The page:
Planning your essay is without doubt the most important stage of the essay writing process and yet, for hundreds of students, it is the stage that is given the least time. Planning your essay well will have a huge impact on the final product.
The planning process starts with the essay question.If you're a UK student, you'll probably find your topic or question has been set for you (unless you're researching a dissertation). In this case, don't be quick to jump in and start writing just yet - you need to think VERY carefully about what you have been asked to write. Evaluating the question is essential - you need to think careful about the meaning of each word used. As you unpack your question, ask yourself what type of paper you are expected to produce. Is it a narrow specific paper on a particular area or a general analysis of a subject? If it is to be a narrow paper, make sure the title of your essay reflects this - so rather than calling your paper "The Economy" you might name it "A Study of the Economy in the UK between 2000-2005".
Where the topic has not been given to you, then you have a lot more scope to write about something that you will enjoy and that will impress your lecturer. Choose something you find interesting (this will come through in your writing) and don't pick the same subject that every other student picks - when your lecturer has read through 25 versions of the same title, they will be less inclined to hand out a good grade, however great your essay turns out to be.
The next stage is to write an essay statement. It will help you a great deal to decide on where you are actually going with your essay. You can do this by writing out a statement of what you hope to achieve, or a viewpoint that you hope to prove. You will of course want to include opposing viewpoints in your essay, and consider all angles of a particular topic, but the statement will help you refine the research process and keep you focused on what you hope to achieve.
Write your essay goal or purpose statement on a sticky note and put it somewhere you can see it while you're writing. It will help you stay focused!
When you've done these initial planning stages, you need to find ideas for your essay. This is the stage where you decide on everything you want to include in your essay - in no particular order. It's a good time to use some special techniques to help you generate ideas. A great technique is brainstorming - in its simplest form, you just write down your issue in the middle of the page and 'add in' anything else that comes to mind round the edge - you then decide what are the most relevant ideas you've generated. It's a great idea to give someone else a sheet with your issue in the middle and see what THEY think are the most relevant issues too. If the project is particularly important, you might want to carry out a full brainstorming session before you plan your essay in more detail.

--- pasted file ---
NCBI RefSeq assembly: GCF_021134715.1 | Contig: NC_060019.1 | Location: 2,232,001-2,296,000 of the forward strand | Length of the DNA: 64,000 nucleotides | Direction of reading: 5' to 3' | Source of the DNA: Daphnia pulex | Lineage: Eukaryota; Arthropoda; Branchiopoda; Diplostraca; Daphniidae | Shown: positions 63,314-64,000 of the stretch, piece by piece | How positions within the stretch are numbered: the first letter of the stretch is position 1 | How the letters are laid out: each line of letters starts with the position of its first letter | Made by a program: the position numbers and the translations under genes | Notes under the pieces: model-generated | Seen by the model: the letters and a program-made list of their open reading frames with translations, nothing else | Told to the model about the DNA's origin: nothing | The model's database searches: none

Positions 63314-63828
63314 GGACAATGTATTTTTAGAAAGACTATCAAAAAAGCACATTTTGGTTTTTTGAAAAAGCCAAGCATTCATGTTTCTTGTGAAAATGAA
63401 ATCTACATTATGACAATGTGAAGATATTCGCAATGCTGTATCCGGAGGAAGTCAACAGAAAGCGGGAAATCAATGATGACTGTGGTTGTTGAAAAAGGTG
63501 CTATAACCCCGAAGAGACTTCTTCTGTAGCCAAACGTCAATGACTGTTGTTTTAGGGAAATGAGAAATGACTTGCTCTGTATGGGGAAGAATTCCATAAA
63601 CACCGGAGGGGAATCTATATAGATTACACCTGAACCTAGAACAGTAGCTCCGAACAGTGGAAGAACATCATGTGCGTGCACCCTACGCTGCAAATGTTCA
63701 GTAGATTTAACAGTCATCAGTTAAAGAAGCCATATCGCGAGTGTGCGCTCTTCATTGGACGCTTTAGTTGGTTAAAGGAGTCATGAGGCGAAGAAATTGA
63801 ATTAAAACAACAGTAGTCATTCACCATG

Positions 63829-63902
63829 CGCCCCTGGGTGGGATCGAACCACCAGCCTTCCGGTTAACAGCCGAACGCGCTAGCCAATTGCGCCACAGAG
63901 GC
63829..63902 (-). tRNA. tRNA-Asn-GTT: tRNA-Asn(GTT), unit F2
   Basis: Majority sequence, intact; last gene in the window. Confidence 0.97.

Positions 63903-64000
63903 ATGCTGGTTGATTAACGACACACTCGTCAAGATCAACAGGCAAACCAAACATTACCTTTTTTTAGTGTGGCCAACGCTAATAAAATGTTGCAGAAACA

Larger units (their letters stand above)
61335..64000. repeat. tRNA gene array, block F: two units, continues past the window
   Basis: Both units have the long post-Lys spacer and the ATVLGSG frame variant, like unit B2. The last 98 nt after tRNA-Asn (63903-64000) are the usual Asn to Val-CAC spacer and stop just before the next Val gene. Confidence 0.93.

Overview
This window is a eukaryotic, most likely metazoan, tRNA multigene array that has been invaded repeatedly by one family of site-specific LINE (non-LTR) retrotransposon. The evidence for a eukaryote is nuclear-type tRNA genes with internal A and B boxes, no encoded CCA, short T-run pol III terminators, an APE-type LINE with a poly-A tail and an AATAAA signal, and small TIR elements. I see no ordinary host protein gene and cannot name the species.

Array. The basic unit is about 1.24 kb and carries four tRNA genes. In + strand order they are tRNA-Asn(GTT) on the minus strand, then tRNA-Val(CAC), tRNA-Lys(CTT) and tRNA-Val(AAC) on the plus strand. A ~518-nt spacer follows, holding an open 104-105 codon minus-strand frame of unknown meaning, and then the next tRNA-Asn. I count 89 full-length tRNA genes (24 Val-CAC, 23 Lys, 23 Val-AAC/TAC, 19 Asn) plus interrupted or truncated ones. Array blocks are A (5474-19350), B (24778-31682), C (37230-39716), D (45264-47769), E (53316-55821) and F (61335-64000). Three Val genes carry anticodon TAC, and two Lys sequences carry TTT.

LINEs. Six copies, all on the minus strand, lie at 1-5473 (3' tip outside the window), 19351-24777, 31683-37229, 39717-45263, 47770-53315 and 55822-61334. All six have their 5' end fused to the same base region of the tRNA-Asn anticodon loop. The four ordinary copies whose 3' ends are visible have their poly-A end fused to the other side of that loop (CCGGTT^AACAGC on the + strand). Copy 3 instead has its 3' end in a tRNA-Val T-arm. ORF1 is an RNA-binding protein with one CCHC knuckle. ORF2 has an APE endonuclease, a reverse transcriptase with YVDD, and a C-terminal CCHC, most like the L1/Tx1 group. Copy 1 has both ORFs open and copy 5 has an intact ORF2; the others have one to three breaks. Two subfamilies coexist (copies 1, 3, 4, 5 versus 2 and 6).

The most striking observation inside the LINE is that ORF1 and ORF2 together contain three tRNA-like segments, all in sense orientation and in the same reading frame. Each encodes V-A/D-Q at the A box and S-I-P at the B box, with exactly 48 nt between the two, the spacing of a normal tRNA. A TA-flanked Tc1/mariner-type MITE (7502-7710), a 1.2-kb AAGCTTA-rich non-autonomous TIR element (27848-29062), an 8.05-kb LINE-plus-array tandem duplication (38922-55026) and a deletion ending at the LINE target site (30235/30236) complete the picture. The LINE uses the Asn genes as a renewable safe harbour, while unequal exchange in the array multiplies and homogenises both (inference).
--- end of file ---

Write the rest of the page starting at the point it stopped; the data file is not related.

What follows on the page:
The next, and extremely important stage, is the core of the planning. It is highly unlikely you'll achieve a decent grade if you don't do a little planning in advance. This stage helps you to sort out the information you have collected and to organize your ideas and develop an appropriate structure for the essay. A plan should not be regarded as fixed - as you write your essay and review your notes and the information you have collected you are likely to alter and change your plan. The purpose of a plan is to provide a starting point and to act as a document against which you can check your final essay - you can then ask yourself whether you have left anything out. You will need to take the relevant ideas you have identified and structure them so that the reader is taken on a clear and logical journey through your essay. You can even try any of the best essay writing service to get sample paper on the same topic but it will cost you some money.
As part of the planning stage you may wish to think about how you will allocate your allowed word count. Most universities will restrict the number of words you can use in the essay although CHECK to see if this includes (a) references and (b) the bibliography (it usually doesn't). For a basic essay, a good structure will have roughly the following word usage:
- Introduction - 10%
- Body - 70 - 80%
- Conclusion - 10 - 20%
As word counts are often strict, every sentence included in your essay should be relevant to the question asked.
You may also feel it useful to break up your word count further for the ideas that you have identified for the main body of your essay. It is always easier to write to a limited word count for each issue than to try to cut down a paragraph later.
When you have finished, you have the basic structure for your essay and are ready to continue. You'll find the additional time you've spent on planning will make a huge difference to the quality of your final piece.